(And Another) Morning at the Cafe

“You an artist?”

A short man with a twisted, grey beard, Eugene Levy-eyebrows, missing two lower front teeth stood by the table with my “Buy Bob’s Books!” sign.

“Writer.” I pointed at the stack. From the teeth, I was figuring, No sale.

He said he was in from Vermont where he moved with his wife, a YA author, after she had banked a huge advance. He told me how important an agent, which I did not have, was. His name was G.

“I write about cartoonists,” I said. “Not your Young Adult type.”

“Do you know Ace Backwards?”

Now there was a question I had never been asked.

“I knew B.N. Duncan better.”

“Duncan still owed me money.”

“I don’t think you’ll get it.”

“I don’t think so.”

He set down his coffee and muffin. We remarked about how good Duncan had been about paying money he borrowed. I had forgotten that quality. I saw Duncan’s wild orange beard, his taped together glasses, the box of books he carried to his corner by Cody’s. Cody’s which was also gone. I saw him handing me a crumpled, folded five.

“You know who had marketing down?” G named a local poet. “Everything she did was deliberate.”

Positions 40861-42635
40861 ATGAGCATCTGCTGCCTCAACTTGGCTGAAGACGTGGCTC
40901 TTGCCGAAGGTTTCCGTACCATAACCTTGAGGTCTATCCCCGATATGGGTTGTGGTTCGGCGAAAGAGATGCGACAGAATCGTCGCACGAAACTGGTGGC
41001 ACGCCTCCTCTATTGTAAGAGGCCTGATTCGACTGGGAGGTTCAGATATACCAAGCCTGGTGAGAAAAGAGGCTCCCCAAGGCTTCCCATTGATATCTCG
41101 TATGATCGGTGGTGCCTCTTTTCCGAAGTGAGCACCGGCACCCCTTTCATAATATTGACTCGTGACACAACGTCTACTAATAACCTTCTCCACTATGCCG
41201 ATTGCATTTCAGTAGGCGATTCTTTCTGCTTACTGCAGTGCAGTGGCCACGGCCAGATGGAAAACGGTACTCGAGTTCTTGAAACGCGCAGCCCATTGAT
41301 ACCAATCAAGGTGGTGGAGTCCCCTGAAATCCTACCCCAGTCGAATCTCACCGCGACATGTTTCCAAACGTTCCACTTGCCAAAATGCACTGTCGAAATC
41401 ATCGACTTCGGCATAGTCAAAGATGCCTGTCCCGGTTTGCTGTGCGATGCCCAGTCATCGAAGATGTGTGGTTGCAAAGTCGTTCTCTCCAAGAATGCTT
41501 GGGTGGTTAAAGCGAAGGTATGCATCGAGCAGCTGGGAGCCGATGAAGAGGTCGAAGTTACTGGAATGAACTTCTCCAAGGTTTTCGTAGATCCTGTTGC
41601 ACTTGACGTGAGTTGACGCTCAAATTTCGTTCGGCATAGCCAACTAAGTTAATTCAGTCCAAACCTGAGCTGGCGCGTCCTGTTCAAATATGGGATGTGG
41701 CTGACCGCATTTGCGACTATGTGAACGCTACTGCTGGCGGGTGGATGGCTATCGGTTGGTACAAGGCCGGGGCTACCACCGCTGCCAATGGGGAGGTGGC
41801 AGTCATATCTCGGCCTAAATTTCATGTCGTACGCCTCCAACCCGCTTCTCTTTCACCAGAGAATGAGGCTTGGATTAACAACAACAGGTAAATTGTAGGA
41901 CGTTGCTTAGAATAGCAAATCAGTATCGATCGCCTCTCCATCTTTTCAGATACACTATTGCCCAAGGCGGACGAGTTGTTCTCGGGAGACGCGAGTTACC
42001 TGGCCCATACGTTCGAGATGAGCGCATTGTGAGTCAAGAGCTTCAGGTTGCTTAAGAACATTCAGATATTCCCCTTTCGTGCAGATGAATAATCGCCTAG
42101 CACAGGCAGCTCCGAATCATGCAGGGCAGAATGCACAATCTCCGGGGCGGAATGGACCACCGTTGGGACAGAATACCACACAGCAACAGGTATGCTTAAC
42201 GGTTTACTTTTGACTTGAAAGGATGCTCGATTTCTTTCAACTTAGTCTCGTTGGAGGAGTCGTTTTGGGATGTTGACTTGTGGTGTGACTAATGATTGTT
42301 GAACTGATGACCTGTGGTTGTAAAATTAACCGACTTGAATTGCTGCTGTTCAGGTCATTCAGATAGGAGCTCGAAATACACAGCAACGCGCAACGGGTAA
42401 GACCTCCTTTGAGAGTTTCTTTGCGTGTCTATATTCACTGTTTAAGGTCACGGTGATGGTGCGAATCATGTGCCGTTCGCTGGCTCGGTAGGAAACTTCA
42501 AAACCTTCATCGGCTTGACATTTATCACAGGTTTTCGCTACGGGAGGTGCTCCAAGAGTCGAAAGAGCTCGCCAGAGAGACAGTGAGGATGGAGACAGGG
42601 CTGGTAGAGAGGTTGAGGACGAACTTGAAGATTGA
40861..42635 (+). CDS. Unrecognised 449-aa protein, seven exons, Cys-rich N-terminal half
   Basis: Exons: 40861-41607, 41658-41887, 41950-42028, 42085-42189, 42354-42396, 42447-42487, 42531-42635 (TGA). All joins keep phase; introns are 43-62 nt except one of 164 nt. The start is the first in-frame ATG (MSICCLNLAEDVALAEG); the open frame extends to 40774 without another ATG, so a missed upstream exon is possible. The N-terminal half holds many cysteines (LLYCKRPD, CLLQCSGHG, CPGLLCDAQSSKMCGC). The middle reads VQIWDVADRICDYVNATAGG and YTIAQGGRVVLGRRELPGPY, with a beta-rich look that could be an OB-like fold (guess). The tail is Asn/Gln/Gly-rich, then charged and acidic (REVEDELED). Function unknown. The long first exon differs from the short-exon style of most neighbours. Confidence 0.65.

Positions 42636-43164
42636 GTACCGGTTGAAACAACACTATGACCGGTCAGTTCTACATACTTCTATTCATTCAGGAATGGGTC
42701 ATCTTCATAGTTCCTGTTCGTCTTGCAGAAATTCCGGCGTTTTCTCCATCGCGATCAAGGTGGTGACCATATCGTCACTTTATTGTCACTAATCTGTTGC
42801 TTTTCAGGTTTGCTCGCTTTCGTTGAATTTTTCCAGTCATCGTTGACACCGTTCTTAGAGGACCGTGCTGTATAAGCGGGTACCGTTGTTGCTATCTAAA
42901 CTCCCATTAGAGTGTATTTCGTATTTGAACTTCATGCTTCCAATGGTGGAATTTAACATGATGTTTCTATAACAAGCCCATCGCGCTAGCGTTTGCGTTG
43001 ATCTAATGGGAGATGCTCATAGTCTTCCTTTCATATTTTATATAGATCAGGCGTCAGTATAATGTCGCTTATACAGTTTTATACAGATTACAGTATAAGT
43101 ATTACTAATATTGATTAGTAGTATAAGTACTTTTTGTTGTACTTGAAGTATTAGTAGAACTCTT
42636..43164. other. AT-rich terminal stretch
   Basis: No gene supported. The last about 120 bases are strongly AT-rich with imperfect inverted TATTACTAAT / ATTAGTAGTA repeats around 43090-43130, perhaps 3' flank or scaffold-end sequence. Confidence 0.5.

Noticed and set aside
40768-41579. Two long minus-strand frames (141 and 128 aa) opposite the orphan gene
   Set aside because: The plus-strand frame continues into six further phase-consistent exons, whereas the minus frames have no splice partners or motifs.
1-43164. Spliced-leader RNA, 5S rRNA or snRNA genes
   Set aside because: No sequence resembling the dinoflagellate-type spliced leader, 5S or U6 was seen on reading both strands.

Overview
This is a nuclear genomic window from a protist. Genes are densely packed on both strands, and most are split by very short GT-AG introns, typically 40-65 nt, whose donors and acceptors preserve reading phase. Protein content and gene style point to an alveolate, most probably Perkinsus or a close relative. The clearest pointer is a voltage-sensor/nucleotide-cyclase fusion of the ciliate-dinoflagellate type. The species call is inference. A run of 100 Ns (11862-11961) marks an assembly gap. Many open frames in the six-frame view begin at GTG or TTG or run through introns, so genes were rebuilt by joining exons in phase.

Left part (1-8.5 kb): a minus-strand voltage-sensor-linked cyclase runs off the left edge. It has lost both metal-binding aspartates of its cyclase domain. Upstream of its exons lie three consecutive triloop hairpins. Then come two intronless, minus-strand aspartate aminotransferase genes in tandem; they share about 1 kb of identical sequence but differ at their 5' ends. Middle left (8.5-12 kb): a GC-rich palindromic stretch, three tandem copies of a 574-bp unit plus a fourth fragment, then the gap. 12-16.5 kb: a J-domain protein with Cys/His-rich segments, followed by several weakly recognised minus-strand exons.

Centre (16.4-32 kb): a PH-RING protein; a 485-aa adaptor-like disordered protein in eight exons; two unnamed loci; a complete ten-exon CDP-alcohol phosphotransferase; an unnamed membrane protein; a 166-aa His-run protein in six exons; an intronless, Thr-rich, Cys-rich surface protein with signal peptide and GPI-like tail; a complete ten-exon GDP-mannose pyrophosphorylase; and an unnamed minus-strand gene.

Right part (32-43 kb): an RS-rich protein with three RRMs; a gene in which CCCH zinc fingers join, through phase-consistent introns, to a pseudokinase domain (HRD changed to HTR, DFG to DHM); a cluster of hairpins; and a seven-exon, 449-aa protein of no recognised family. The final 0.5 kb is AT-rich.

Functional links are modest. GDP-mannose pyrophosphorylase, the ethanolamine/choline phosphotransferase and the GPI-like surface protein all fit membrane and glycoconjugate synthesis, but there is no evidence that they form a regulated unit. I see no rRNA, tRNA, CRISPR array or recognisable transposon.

“I haven’t seen her for a while. But, yeah, I bought her books.” Now her long, thick, black coat came to mind. Her black and yellow cap. For a time, she blew soap bubbles to announce her presence. I didn’t think soap bubbles would work for me. Maybe if I sat outside. Anyway, they were her thing.

“She must’ve sold 80,000 books. She did a new one every six months.”

“I suppose you know Hate Man died,” I said.


“Just the other day.”

“What happened?’

“His heart. They were talking about surgery. Then he was out of Alta Bates and into rehab. The next morning he was gone. I guess they decided he was too frail for the operation.”

G. was shaken. “I was going to go by the park today and say ‘Hello.’ I did that every time I was in town.”

The obit was in the Chron. I handed it to him. He read it intently. “He was a lovely man,” he said. “Very smart. Very profound” He read some more. “That’s right, a ‘peacemaker.'” “That’s right too. Not ‘insane,’ ‘eccentric.'”

“You can keep it,” I said.

“The last time I saw Hate, he’d just been told he had prostate cancer. That was all he could talk about.” G shook his head. “I guess he didn’t need to worry about that after all.”

At the next table, a man turned a page in Herodotus.